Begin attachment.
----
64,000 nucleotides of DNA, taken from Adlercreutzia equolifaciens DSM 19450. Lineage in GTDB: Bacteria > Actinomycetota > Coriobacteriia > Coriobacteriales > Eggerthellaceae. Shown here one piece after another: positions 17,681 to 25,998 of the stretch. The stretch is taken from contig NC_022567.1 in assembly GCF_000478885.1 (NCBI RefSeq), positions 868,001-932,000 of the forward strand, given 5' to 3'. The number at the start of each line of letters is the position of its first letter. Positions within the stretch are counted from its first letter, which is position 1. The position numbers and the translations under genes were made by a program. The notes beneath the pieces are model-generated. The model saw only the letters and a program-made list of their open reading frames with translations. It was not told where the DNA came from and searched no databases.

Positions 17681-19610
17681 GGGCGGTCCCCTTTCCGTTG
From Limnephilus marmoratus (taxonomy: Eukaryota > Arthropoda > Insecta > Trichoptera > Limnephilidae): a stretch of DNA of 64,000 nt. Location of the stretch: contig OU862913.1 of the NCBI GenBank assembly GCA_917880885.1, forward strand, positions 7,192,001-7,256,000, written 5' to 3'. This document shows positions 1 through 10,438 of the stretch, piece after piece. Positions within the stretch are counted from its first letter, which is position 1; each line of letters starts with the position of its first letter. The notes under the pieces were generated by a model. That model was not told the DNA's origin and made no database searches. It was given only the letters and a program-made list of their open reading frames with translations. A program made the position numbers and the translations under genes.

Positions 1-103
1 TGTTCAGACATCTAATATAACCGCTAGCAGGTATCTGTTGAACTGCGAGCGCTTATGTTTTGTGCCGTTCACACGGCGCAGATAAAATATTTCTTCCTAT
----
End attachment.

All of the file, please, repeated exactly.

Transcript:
64,000 nucleotides of DNA, taken from Adlercreutzia equolifaciens DSM 19450. Lineage in GTDB: Bacteria > Actinomycetota > Coriobacteriia > Coriobacteriales > Eggerthellaceae. Shown here one piece after another: positions 17,681 to 25,998 of the stretch. The stretch is taken from contig NC_022567.1 in assembly GCF_000478885.1 (NCBI RefSeq), positions 868,001-932,000 of the forward strand, given 5' to 3'. The number at the start of each line of letters is the position of its first letter. Positions within the stretch are counted from its first letter, which is position 1. The position numbers and the translations under genes were made by a program. The notes beneath the pieces are model-generated. The model saw only the letters and a program-made list of their open reading frames with translations. It was not told where the DNA came from and searched no databases.

Positions 17681-19610
17681 GGGCGGTCCCCTTTCCGTTG
From Limnephilus marmoratus (taxonomy: Eukaryota > Arthropoda > Insecta > Trichoptera > Limnephilidae): a stretch of DNA of 64,000 nt. Location of the stretch: contig OU862913.1 of the NCBI GenBank assembly GCA_917880885.1, forward strand, positions 7,192,001-7,256,000, written 5' to 3'. This document shows positions 1 through 10,438 of the stretch, piece after piece. Positions within the stretch are counted from its first letter, which is position 1; each line of letters starts with the position of its first letter. The notes under the pieces were generated by a model. That model was not told the DNA's origin and made no database searches. It was given only the letters and a program-made list of their open reading frames with translations. A program made the position numbers and the translations under genes.

Positions 1-103
1 TGTTCAGACATCTAATATAACCGCTAGCAGGTATCTGTTGAACTGCGAGCGCTTATGTTTTGTGCCGTTCACACGGCGCAGATAAAATATTTCTTCCTAT